Jhansi ki Rani: Early Life
In 1828, Manikarnika Tambe was born in Varanasi to Moropant Tambe and Bhagirathi Sapre (Bhagirathi Bai). She went by the name Manu. When she was four years old, her mother died. A court Peshwa of Bithoor named her "Chhabili," which means playful. Eventually, her father made her his heir.
In contrast to most girls of her era, Lakshmibai had an unconventional upbringing. She obtained her early education from home and later became skilled in martial arts, sword fighting, horseback riding, shooting with a rifle, and fencing. She was raised alongside Nana Sahib and Tantia Tope as they learned mallakhamba under the tutelage of the Persian ambassador to India.
Jhansi ki Rani and Annexation of Jhansi
The woman who married the Maharaja of Jhansi and became known as Lakshmi Bai was born Manikarnika Devi. She married Gangadhar Rao Newalkar in 1842, and Laxmibai became popularly known by her name after the goddess Lakshmi. Her son Damodar Rao died four months after his birth, but he was adopted by the Maharaja. That same day before he passed away, Damodar Rao changed his name to Damodar Rao which was also his uncle's name. The British political officer had a letter from the Maharaja that instructed him to treat Anand like a member of the family, and the execution of adoption procedures accompanied it.
Lakshmi bai, who was popularly known as "the Rani of Jhansi" to the British public, was furious about the turn of events. She decided not to give the British control over Jhansi. In March 1854, after being given a directive to vacate the palace and fort of Jhansi and receive 40,000 rupees a month, Lakshmi bai summarily refused it.
The Revolt of 1857 & Jhansi Ki Rani
In May of 1857, a sepoy mutiny against the British East India Company broke out in Meerut, a garrison town.
Although the British governor of Central India, General Sir Hugh Rose, had not permitted Lakshmibai to assemble an armed force, she'd already begun gathering weapons within her principality. In several north Indian cities, rebellions were quickly spreading while other landlords and owners of princely estates who were unhappy started to rise in rebellion against the British army.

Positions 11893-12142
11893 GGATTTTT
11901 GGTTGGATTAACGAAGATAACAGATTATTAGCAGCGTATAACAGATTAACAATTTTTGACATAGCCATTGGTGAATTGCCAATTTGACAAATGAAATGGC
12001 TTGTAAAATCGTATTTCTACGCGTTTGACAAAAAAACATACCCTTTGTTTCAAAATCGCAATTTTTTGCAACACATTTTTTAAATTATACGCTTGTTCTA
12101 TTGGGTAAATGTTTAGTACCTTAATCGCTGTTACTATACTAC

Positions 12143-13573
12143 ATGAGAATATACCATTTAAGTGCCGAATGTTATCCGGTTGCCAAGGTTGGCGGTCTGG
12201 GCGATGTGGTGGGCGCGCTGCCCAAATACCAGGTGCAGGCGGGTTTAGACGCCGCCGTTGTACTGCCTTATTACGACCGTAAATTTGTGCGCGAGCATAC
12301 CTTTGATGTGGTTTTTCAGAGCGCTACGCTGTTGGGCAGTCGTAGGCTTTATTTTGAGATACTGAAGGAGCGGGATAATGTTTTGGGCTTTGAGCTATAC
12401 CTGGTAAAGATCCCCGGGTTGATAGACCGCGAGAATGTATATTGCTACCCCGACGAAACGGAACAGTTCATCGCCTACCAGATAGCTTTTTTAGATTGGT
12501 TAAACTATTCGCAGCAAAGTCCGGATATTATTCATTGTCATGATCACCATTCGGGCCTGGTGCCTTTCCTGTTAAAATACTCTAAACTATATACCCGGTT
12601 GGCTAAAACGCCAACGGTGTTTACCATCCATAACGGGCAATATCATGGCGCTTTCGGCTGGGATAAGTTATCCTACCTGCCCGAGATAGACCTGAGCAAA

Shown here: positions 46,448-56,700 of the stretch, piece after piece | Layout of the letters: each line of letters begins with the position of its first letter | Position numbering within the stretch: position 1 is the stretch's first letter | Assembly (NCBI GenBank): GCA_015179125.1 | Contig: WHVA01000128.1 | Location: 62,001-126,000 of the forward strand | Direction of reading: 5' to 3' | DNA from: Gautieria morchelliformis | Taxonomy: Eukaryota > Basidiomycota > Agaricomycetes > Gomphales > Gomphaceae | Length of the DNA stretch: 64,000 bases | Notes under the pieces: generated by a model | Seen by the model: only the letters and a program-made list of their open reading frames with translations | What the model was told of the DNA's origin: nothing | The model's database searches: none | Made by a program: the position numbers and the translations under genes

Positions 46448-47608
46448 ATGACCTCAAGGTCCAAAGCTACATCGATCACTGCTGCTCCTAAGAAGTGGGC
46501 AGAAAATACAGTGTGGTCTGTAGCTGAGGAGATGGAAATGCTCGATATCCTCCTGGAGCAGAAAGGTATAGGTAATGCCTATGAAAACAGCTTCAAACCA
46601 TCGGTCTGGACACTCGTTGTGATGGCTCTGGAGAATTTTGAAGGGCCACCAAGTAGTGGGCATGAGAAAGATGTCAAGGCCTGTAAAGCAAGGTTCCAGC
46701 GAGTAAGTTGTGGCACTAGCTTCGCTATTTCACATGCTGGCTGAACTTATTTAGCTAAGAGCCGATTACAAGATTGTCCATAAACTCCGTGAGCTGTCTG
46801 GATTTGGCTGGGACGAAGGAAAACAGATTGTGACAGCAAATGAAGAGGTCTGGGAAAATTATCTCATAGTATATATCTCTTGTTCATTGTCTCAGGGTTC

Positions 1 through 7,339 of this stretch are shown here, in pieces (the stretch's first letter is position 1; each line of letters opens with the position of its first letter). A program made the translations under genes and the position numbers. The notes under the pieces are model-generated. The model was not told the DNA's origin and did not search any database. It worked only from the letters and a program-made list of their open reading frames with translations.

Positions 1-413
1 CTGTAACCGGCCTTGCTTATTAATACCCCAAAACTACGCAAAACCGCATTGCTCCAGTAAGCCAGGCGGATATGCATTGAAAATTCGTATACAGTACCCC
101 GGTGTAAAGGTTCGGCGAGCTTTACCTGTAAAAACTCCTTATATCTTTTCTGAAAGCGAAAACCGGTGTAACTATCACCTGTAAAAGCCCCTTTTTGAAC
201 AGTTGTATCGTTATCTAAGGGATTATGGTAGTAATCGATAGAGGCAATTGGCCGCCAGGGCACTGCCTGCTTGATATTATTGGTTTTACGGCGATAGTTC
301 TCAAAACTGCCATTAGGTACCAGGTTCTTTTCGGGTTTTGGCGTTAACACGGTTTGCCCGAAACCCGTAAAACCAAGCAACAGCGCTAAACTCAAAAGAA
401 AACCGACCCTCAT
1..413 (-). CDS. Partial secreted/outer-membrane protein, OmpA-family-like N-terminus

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Although the British had promised to send soldiers to Jhansi in March 1858, when they arrived in April, they were surprised by the level of defense the city put up. Heavy weapons that could fire across the entire town were installed in the fort. The Central Indian Field Force commander, Sir Hugh Rose, warned that the city would be destroyed if it did not submit.
Lakshmi bai was fierce and sent a plea to Tantia Tope asking for assistance in defeating her enemy. On March 23, 1858, when Rose besieged Jhansi - she engaged in combat with him and his troops until they ultimately surrendered. In addition to fighting and shooting back at her enemy (the British), she asked Tantia Tope for assistance - who gladly came through - and avoided any destruction of her sacred city of Jhansi.
Despite the British overwhelming her forces, Lakshmibai refused to give up. With Badal, Damodar Rao on her back and Khuda Bakhsh Basharat Ali (commandant), among others, by her side, she managed to escape in the night escorted by her guards. Other valiant warriors who fled with her were Dee Lala Bhau Bakshi, Moti Bai, Deewan Raghunath Singh, and many others.
On May 22, 1858, British soldiers invaded Kalpi and took control of it. Despite being outgunned and fighting on the weak ground with a small army, Lakshmibai was able to escape to Gwalior where she joined other Indian soldiers in defending the city fortress. After fighting for nearly a month, the Indian army led by Lakshmibai was successful in taking control of the city fortress after winning decisively against much larger British troops at Morar.
Death of Jhansi Ki Rani
On June 17, 1858, Lakshmibai commanded a violent engagement with a squadron of the 8th (King's Royal Irish) Hussars under Captain Heneage in Kotah-ki-Serai. Some sources claim that she died when a soldier "dispatched the young lady with his carbine," while other sources claim that the Rani, who was dressed in a cavalry leader's attire, engaged in a fierce battle and, after becoming seriously injured, asked a hermit to burn her body to prevent the British from capturing it. Several residents of the area cremated her body after she passed away. Rose claimed that Lakshmi bai's remains were buried "with much ceremony" beneath a tamarind tree at the foot of the Rock of Gwalior.
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